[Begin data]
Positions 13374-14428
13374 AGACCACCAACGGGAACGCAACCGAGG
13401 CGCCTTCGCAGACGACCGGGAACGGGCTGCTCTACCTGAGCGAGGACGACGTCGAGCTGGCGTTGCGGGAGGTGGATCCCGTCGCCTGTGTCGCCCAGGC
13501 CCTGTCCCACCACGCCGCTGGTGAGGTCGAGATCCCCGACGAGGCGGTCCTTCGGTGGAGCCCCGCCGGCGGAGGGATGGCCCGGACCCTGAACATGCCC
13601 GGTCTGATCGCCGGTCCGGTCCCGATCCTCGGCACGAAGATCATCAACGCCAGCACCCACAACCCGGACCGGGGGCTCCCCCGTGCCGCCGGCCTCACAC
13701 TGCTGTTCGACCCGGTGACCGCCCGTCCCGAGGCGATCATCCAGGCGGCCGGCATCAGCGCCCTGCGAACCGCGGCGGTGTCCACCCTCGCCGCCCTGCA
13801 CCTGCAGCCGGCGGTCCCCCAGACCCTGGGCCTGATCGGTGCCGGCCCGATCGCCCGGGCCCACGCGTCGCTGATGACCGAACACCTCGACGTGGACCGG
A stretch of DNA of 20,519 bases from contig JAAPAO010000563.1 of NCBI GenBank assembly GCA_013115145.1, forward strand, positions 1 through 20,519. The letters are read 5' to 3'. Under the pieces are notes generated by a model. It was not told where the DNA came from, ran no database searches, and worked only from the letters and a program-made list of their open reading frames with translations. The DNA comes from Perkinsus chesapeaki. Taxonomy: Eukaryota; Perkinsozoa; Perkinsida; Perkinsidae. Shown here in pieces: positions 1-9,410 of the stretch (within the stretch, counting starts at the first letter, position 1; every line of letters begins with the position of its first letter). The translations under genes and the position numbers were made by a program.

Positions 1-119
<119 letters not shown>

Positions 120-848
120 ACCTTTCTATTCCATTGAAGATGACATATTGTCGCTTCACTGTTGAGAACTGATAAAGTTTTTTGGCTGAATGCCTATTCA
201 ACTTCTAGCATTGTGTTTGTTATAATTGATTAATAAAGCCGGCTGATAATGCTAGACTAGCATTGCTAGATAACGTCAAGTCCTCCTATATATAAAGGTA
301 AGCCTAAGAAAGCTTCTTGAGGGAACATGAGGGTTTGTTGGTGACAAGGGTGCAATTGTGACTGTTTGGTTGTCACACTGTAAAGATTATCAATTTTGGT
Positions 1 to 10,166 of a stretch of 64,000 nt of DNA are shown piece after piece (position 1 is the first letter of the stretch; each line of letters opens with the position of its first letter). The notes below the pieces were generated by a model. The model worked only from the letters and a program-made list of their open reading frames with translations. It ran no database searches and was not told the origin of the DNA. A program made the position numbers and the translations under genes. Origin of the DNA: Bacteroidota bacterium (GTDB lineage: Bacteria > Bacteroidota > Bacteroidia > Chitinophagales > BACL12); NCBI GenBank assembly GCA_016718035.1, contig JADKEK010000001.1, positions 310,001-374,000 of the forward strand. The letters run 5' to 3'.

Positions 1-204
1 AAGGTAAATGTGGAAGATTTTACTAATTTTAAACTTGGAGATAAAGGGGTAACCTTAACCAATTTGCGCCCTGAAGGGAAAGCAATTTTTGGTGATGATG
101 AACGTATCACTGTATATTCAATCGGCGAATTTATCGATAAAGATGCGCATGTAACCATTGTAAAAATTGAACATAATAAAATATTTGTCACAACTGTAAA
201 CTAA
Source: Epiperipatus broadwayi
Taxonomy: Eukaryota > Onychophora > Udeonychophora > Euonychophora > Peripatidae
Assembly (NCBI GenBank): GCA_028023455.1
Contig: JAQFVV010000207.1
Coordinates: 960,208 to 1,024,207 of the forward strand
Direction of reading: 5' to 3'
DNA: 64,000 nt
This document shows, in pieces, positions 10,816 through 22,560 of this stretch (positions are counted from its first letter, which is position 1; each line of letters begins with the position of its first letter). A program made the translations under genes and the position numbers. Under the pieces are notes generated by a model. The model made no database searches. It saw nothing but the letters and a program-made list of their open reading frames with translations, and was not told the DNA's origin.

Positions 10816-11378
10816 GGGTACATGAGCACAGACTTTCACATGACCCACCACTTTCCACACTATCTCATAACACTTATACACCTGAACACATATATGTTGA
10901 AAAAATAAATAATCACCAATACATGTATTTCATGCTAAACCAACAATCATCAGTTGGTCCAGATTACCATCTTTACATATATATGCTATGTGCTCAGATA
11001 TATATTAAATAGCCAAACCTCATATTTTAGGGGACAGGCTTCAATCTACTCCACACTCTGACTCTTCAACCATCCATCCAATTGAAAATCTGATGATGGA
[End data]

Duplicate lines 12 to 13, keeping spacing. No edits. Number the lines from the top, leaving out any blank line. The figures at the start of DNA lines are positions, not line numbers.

120 ACCTTTCTATTCCATTGAAGATGACATATTGTCGCTTCACTGTTGAGAACTGATAAAGTTTTTTGGCTGAATGCCTATTCA
201 ACTTCTAGCATTGTGTTTGTTATAATTGATTAATAAAGCCGGCTGATAATGCTAGACTAGCATTGCTAGATAACGTCAAGTCCTCCTATATATAAAGGTA